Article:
Retail food ads used to help farmers get best price
By ANN WILMER
WASHINGTON, D.C. — USDA’s Agricultural Marketing Service collects a lot of information about fruit and vegetables grown and/or consumed in the United States, and they share that information with growers and consumers free.
Audrina Lange, assistant to assistant to the director of the fruits and vegetables market news division, was instrumental in developing the market report, the subject of a recent webinar that discussed what data is collected, how it is made available and how to use it to create a custom retail report.
“Skilled market reporters collect this information,” Lange said, at point of sale and by analyzing retail advertising of fresh produce. When this data are compiled, the report covers prices over roughly a two-week period.
“Retailers” include most that have online ads but excludes those that require consumers to purchase a membership, such as at Costco.
AMS does not cover WalMart because they don’t have enough ads on line for fresh fruits and vegetables to make it worth collecting.
The report does not address proprietary or premium varieties that come with a premium price and it excludes farmers’ market prices.
“Everything we do at market news is voluntary or public — online retail ads are public data,” she explained. Reporters collect the information from more than 200 retailers every week and release it in this report.
Historical data compiled this way goes back to 2008 when they started publishing the report online.
AMS disseminates the Market News Report through their website. You can find the report in PDF format with the narrative summary available on www.marketnews.usea/gov.portal/fv.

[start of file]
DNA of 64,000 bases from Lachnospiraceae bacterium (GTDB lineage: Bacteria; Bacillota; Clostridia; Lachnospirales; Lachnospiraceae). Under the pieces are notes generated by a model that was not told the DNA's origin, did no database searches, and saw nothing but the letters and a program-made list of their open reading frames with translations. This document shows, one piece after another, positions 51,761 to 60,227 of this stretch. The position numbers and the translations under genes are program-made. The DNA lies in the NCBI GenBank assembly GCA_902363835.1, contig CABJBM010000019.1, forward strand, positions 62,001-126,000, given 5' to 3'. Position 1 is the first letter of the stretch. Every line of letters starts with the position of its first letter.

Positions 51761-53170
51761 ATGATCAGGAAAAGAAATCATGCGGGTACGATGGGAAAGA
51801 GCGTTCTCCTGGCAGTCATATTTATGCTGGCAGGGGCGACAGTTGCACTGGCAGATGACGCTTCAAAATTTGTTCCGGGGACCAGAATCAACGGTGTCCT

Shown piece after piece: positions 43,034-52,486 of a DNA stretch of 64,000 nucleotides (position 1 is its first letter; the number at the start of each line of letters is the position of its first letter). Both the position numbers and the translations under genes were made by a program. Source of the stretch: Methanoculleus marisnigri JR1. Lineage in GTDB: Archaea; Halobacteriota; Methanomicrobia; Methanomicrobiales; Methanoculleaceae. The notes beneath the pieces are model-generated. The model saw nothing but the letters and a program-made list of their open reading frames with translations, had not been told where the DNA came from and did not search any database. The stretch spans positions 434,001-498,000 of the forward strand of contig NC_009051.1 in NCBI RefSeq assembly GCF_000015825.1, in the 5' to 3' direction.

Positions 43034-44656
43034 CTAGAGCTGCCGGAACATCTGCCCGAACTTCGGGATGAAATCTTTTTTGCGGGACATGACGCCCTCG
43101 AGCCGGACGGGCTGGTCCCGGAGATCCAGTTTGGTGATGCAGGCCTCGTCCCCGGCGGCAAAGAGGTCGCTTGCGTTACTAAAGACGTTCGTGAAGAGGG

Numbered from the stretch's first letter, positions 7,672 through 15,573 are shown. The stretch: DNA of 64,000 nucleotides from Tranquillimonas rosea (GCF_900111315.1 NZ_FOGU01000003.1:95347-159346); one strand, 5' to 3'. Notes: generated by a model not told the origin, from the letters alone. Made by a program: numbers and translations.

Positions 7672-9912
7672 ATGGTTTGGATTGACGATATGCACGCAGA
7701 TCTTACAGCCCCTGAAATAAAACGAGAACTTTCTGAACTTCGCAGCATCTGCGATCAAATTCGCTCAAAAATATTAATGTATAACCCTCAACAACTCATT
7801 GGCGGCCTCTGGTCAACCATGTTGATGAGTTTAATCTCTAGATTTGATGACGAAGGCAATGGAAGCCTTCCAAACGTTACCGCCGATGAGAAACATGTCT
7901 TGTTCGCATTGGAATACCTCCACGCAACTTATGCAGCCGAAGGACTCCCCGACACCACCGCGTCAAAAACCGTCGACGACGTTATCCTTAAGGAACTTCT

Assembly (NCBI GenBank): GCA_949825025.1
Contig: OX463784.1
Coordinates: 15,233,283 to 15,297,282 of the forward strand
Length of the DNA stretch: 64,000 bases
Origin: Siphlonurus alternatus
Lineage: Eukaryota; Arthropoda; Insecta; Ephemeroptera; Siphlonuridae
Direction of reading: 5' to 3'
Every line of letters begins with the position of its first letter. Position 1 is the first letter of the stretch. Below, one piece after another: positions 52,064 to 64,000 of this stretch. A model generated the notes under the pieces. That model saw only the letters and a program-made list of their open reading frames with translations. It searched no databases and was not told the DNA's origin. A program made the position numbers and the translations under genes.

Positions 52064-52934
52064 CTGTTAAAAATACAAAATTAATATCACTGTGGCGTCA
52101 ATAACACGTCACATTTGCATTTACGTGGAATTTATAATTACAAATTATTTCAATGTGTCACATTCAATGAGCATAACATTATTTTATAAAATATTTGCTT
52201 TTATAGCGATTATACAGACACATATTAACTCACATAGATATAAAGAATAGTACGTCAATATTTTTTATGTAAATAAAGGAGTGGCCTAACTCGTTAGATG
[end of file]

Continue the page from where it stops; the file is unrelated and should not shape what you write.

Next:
Lange explained how this data enhances market awareness and analysis and introduced the National Fruit and Vegetable Retail Report to persons not already familiar with it — some 500 participants from around the country.
It also demonstrated how the information could be used to create custom reports to guide decision making and planning.
“Market News is the eyes and ears of the produce industry,” she explained. It has been since 1915 when the USDA began collecting this kind of information. “Because of the perishable and seasonal nature of produce products, this information is critical,” Lange said.
“Timely, accurate and unbiased market information is crucial to making informed business decisions,” she added. The report creates a level playing field to both buyers and sellers and it’s free of charge to anyone who wants it.
Market news data is used is to determine value.
It is also used to make decisions about commodity loan programs or guide the federal government’s disaster response when crops are lost. This information is used when making international trade agreements, loan and business plan evaluations, the premiums for crop insurance and disaster payments.
Lange said this data is so well regarded that it is considered prima fascia evidence in a court of law.
The reports include up-to-date market information on the wholesale or terminal level, shipping point and retail market.
It is based on information collected from more than 200 retailer websites about weekly advertised prices for everything from apples to zucchini. For many sites, organic data is also available. AMS also tracks the percentage of ads that tout local produce.
The narrative summary provides overview of all the food ads. Many produce items fluctuate in price in association with certain holidays.
Every commodity they track can be broken out. Once you download the data to Excel, you can use pivot tables to produce charts and graphs.
Users can export the data in multiple formats for further use.
Users can look at national and/or region al data and separate out organic data, if desired. Users can run a report of up to two years of data in one report using the pop up data box. They can also download this information in Excel, text, XML or PDF format.
“Save it as you want to on your computer,” said Lange. “Once you have it, you can use this information for long term decisions (business planning), to track trends or to forecast. You can also contact USDA for help in running a custom report geared to your particular needs.”